When I was in Honolulu, I saw this quote: “Standing before a grave, who can be sure that he has done his duty? It is a hard thing to have survived when we owe our place to the dead.”—Rene Quinton, Soldiers Testament (1930). While this is about soldiers, it is directly applicable to the battle against Leukemia. I am alive today because of those who have died as doctors developed the protocols that have kept me alive. I think about those I know who have died, whose graves I am figuratively standing before. The man I never met in the room next door who died the day I had my first transplant. John, the only person I had ever heard of who had survived the same type of Leukemia I had for more than 2 years. I was devastated and scared when he died. Amy, I helped do Bone Marrow Drives for her. We found a donor, but she died of complications during preparations for her transplant. Mary, my elderly friend, who chose not to get treatment. Bob, whose chemo never worked. Linda, who came to visit me in the hospital last year with her husband the day she was re-admitted to the hospital with a relapse. I never saw her again. She died the day before Christmas.


There are others who survived. People like myself, Dave Christensen, and Colleen Heublein. Cycle participant and marathoner Sean Voisen. Marathon participant Maria Petri. Teammate Anna’s husband. My nephew’s new Father in Law. A young girl named Alexis, who had the highest viral count her doctor had ever seen. My Transplant Twin Craig, who got his transplant the same day I did. When I relapsed last year, he did too. Michelle, from the San Diego LLS. Also from LLS, Dianna Wake who just celebrated 10 years cancer free, and Jenna Kolb, the San Diego/Hawaii chapter Executive Director. My friend Dean, who has had 3 transplants. I could go on and on. These people represent hope for new cancer survivors. Hope is good, but YOU represent the Dream.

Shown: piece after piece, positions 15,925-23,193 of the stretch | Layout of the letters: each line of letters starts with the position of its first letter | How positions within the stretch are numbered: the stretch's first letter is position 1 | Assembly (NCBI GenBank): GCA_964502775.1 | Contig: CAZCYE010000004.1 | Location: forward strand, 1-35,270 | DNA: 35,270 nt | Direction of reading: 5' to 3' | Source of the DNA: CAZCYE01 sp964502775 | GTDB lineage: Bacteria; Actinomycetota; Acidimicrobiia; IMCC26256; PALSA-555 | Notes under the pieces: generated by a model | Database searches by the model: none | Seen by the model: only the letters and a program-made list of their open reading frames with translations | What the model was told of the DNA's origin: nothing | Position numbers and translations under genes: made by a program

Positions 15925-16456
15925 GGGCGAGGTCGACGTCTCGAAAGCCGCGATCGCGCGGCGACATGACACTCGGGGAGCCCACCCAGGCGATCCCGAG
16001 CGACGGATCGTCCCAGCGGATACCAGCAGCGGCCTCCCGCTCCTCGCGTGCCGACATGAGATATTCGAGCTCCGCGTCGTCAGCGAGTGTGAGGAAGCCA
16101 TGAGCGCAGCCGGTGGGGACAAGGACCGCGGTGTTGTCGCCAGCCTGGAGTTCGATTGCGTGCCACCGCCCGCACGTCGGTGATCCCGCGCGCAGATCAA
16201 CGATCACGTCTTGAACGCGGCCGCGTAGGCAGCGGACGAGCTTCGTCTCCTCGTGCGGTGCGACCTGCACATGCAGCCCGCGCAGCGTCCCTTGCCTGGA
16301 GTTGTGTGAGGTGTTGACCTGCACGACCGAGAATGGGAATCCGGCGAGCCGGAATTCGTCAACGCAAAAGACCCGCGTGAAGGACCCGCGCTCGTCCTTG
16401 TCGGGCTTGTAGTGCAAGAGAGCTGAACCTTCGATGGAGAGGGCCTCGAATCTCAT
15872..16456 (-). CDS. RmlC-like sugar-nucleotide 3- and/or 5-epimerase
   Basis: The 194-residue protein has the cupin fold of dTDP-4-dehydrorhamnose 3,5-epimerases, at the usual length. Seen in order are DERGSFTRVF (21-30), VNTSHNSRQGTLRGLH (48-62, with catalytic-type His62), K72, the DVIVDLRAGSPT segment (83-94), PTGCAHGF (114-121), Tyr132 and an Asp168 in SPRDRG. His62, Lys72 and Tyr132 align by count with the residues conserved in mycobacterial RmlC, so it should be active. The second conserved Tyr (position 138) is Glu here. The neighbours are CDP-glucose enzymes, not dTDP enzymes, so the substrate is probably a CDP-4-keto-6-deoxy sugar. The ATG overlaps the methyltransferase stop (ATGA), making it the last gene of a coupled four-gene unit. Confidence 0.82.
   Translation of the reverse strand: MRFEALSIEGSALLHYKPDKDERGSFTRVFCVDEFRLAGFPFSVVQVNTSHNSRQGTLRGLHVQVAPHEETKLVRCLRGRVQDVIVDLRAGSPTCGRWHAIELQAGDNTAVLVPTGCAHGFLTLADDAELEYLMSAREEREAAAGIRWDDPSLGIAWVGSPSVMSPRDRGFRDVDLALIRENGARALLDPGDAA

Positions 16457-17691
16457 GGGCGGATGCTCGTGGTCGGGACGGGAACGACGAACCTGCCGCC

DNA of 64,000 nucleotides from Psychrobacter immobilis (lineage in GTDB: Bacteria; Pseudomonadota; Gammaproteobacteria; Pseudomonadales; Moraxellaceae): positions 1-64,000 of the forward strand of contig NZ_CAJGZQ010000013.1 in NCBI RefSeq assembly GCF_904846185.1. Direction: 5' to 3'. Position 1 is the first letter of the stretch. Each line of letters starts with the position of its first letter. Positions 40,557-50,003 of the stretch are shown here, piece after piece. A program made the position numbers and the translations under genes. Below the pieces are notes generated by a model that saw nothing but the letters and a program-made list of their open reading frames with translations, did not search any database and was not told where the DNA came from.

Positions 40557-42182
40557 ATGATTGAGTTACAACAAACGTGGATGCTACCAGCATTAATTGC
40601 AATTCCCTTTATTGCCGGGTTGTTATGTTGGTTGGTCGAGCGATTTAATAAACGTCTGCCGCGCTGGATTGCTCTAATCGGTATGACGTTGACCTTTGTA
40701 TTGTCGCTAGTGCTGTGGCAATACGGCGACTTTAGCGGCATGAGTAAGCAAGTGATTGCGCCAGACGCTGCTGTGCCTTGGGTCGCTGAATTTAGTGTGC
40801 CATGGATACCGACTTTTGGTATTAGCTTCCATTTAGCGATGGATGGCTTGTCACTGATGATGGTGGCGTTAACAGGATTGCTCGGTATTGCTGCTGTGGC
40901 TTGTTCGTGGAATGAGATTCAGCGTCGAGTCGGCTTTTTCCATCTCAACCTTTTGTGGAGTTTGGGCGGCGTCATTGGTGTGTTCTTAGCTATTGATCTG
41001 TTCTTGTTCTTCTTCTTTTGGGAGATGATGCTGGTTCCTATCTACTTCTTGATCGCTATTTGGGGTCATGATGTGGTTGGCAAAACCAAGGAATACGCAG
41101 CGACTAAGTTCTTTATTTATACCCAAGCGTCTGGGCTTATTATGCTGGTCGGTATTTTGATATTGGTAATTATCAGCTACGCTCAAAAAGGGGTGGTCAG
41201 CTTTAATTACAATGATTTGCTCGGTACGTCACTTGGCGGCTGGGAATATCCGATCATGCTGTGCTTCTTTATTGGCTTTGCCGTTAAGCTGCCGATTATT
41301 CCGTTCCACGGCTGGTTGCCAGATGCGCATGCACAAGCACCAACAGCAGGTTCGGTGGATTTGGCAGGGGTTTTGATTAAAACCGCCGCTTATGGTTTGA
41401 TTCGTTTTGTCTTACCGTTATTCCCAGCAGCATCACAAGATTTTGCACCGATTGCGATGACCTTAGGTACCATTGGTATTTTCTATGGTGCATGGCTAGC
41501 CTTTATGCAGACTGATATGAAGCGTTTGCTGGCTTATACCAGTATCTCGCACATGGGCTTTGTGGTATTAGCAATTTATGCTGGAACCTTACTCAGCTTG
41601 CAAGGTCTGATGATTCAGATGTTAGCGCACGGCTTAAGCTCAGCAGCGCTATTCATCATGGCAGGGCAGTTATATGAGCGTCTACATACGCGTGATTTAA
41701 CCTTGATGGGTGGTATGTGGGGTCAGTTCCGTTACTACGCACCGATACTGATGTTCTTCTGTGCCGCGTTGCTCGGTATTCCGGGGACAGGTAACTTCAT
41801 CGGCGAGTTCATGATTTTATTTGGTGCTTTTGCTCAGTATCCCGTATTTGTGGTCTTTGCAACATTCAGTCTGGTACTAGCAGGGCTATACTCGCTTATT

The Dream:

We each have our personal dream. My dream is to hold my grandchildren or great grandchildren on my knee, and know that blood cancers have been cured. To know that they will never have to suffer what any of the people I have mentioned have suffered. I am participating in these programs to make that dream a reality.

The Heroes:

Every battle has its heroes. Heroes are exceptional people who do exceptional things to help those who can’t help themselves. Heroes are people who unselfishly help people who need help even when they don’t know them. You can be a hero. You can help make my dream a reality. You can help make it easier for me to stand before those graves, knowing that, with your help, I did enough, that we conquered the foe and won the battle. Your participation, no matter how small, makes you a hero to me. Help me to know I have done my duty for those who have gone before. Your donations can make a difference. You can donate by credit card on my web site at

As we celebrate Thanksgiving this year, I know that I am thankful Ted is still with us, and I am especially thankful for the health and well-being of everyone in my own family. If you can, please mark this celebration with a donation to Ted’s efforts. Every donation is tax deductible, of course.

My best wishes to all for a Happy Thanksgiving.